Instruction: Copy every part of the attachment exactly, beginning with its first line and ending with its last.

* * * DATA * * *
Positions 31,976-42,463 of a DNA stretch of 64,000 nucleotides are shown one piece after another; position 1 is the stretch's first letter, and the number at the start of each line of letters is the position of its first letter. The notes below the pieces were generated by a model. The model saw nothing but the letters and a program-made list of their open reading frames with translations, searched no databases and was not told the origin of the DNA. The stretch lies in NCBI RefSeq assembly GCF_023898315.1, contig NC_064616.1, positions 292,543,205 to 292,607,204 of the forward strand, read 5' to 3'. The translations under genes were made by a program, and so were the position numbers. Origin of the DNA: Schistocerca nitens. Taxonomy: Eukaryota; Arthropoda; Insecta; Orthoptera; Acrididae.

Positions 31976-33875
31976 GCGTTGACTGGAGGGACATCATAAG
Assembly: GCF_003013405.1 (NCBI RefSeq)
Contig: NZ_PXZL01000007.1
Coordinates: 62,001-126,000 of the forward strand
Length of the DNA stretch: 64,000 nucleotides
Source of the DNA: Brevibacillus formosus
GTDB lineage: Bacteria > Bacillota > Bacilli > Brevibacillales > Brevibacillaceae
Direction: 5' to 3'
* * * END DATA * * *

Positions 31,976-42,463 of a DNA stretch of 64,000 nucleotides are shown one piece after another; position 1 is the stretch's first letter, and the number at the start of each line of letters is the position of its first letter. The notes below the pieces were generated by a model. The model saw nothing but the letters and a program-made list of their open reading frames with translations, searched no databases and was not told the origin of the DNA. The stretch lies in NCBI RefSeq assembly GCF_023898315.1, contig NC_064616.1, positions 292,543,205 to 292,607,204 of the forward strand, read 5' to 3'. The translations under genes were made by a program, and so were the position numbers. Origin of the DNA: Schistocerca nitens. Taxonomy: Eukaryota; Arthropoda; Insecta; Orthoptera; Acrididae.

Positions 31976-33875
31976 GCGTTGACTGGAGGGACATCATAAG
Assembly: GCF_003013405.1 (NCBI RefSeq)
Contig: NZ_PXZL01000007.1
Coordinates: 62,001-126,000 of the forward strand
Length of the DNA stretch: 64,000 nucleotides
Source of the DNA: Brevibacillus formosus
GTDB lineage: Bacteria > Bacillota > Bacilli > Brevibacillales > Brevibacillaceae
Direction: 5' to 3'